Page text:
Exercise is certainly a mitzvah when done for health reasons. The Torah says "...Guard your life very carefully..." A person must do his all to preserve his health and prolong his life.
Maimonides states, "It is a positive mitzvah to remove any impediment that might pose a danger to life, and to be extremely cautious regarding this." Maimonides was a renowned physician and recommended exercise for preventing illness and for promoting good health.
But... there is no blessing one makes when doing the exercise mitzvah. Why not?
Since I'm Jewish, I'll answer your question with another question. What about other mitzvahs like honoring parents, visiting the sick and giving charity - all case when we also don't make a blessing? What's the rule for when "Yes" and when "No"?
There are many explanations given but I will give one here.
There are basically two categories of mitzvahs:
- Mitzvahs performed only at certain times, such as succah, matza and shofar. Since they are only done at specified times they bring a person to a special sense of joy and are preceded by making a blessing.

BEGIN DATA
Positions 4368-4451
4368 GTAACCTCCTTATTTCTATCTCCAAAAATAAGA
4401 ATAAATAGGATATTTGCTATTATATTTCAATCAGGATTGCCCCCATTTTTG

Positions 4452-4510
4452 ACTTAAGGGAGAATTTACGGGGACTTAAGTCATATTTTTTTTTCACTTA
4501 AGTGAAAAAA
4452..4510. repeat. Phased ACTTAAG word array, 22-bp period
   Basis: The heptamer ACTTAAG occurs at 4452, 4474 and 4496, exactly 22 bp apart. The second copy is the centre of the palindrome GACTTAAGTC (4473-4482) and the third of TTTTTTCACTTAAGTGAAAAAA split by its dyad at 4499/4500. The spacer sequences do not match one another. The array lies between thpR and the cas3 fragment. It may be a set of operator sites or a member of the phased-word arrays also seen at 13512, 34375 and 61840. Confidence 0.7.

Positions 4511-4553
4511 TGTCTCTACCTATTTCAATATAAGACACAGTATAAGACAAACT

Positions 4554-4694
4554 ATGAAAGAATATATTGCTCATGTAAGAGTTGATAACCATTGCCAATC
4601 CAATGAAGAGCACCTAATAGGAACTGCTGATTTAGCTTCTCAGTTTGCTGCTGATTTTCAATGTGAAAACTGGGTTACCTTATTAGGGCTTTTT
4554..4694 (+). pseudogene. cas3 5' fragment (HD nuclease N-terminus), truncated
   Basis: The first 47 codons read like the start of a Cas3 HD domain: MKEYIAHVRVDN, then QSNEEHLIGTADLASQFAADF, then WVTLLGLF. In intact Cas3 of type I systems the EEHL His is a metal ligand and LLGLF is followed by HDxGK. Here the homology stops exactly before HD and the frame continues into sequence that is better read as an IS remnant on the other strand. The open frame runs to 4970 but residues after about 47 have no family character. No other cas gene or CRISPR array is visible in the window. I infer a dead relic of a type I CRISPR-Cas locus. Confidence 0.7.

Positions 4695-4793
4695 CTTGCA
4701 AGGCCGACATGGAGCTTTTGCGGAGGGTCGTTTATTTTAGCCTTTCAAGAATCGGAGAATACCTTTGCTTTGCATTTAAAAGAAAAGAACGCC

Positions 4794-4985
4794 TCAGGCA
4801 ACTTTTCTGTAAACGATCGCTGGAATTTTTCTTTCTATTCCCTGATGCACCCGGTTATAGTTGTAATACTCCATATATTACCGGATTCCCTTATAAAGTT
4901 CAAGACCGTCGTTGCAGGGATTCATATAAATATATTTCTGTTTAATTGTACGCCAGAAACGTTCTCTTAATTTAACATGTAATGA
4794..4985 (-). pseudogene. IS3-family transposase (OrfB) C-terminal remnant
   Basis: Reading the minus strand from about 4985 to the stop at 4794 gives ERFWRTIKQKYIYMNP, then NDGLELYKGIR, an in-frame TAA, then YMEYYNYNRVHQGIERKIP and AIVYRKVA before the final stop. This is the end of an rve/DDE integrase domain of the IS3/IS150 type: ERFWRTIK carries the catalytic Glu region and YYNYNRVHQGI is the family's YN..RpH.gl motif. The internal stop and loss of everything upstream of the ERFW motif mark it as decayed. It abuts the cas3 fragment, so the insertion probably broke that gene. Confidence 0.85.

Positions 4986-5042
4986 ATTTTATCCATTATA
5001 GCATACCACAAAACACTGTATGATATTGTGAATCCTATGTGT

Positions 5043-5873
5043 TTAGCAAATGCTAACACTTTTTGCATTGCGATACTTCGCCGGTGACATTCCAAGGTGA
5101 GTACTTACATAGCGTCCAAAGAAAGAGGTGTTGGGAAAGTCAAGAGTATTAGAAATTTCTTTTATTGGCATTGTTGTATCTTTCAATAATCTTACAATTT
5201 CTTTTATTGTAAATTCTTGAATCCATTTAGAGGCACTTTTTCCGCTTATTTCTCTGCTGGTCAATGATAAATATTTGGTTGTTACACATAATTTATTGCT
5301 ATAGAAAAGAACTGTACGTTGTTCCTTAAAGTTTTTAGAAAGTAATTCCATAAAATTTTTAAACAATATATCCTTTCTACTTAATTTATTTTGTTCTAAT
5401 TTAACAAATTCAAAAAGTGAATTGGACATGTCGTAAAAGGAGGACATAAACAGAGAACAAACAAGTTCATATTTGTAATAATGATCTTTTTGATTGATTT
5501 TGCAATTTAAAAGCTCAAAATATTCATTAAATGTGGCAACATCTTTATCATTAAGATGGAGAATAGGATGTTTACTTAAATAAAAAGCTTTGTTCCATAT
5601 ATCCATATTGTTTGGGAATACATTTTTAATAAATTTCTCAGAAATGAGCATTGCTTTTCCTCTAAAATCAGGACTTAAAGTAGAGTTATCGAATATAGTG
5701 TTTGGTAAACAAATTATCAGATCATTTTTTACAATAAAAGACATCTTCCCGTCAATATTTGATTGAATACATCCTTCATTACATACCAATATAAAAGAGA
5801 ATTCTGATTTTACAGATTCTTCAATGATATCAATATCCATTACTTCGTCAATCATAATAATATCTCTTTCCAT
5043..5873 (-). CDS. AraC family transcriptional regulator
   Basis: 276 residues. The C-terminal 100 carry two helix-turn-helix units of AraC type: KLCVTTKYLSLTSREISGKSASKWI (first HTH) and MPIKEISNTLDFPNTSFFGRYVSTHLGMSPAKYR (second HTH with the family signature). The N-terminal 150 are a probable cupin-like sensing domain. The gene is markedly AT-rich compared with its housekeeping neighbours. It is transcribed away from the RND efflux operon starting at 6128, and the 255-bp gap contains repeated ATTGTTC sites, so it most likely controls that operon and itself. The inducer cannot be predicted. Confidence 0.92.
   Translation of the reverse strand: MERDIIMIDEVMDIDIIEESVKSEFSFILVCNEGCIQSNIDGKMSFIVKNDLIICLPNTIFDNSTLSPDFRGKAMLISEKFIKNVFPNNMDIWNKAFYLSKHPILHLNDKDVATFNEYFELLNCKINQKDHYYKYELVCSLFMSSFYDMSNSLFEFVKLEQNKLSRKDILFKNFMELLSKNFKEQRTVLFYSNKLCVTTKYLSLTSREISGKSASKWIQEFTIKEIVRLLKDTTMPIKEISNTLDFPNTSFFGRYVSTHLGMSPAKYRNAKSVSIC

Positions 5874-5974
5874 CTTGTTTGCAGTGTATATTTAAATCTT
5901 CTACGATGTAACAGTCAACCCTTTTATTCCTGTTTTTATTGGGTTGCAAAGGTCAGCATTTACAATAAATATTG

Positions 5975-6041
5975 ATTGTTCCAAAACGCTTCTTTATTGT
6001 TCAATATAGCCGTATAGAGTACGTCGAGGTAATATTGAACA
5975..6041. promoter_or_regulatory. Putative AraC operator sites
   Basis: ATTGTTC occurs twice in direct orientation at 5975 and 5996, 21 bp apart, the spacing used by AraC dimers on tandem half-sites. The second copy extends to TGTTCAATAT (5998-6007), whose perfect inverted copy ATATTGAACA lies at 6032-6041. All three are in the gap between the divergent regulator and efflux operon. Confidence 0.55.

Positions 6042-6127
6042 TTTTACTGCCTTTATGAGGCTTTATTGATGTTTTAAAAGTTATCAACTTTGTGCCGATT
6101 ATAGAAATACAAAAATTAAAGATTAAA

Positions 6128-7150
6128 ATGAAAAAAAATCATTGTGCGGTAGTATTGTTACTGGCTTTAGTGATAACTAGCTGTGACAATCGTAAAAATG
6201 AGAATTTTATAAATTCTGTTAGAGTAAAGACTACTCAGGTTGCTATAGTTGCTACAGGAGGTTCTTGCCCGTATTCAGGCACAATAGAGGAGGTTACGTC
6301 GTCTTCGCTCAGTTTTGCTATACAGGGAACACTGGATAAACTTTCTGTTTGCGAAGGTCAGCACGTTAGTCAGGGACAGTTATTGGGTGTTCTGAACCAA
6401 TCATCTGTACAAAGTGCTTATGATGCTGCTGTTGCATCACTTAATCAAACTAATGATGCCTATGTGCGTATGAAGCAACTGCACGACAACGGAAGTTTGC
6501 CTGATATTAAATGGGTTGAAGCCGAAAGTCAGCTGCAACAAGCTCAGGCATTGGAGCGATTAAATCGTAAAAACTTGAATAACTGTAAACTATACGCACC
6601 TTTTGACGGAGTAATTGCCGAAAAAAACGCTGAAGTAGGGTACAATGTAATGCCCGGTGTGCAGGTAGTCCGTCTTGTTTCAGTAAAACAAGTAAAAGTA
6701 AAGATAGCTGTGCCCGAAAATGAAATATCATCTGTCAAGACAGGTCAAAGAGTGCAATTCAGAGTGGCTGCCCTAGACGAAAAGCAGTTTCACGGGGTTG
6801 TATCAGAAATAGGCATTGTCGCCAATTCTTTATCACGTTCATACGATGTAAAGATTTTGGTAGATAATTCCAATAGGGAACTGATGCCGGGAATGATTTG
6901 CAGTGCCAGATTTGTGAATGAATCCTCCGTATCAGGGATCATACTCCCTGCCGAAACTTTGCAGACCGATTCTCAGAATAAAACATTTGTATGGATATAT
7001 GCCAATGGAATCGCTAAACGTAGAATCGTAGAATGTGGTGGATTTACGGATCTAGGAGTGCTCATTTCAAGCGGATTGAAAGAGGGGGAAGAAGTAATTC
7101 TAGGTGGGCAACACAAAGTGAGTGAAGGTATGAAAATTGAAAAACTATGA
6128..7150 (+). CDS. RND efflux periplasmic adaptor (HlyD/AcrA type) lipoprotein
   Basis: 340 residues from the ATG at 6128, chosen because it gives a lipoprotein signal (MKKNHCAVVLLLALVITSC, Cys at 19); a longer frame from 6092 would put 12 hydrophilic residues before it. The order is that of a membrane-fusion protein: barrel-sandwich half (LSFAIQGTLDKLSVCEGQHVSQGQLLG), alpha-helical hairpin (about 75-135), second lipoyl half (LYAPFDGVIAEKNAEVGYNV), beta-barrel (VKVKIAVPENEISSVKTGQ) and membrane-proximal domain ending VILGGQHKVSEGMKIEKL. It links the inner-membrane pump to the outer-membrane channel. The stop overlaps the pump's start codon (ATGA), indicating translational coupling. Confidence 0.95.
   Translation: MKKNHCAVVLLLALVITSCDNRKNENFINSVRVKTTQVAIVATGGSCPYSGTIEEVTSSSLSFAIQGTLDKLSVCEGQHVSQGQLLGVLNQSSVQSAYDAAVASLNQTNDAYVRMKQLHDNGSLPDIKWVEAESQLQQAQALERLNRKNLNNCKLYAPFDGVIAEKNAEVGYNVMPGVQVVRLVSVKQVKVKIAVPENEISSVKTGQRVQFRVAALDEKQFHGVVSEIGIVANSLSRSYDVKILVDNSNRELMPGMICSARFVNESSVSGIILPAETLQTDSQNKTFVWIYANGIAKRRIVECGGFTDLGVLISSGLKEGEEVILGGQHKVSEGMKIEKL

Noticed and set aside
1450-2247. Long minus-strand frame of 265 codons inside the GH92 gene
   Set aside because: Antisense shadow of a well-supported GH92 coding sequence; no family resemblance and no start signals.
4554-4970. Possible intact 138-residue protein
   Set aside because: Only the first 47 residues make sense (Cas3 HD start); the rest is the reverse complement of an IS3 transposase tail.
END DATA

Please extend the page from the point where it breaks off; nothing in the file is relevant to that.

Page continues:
- Mitzvahs that obligate a person at all times, such as honoring parents, visiting the sick and giving charity. They are always "in play" and doing them therefore naturally lacks the same sense of joy. Less joy equals no blessing said for the mitzvah.
Exercise and promoting good health would be included in this second category. It is an ongoing mitzvah from which a person is never absolved.
One might say that exercising is doing a mitzvah whose real blessing is in promoting good health that will help a person accomplish as much as possible in life.
Which reminds me of a joke. A guy complained to his friend, "My doctor put me on such an exercise schedule! Every day, 50 push-ups, 100 sit-ups, and then a 20 mile run! It's so exhausting I can hardly stand it!"
"Wow!" said his friend, "When did you start?"
"I start tomorrow."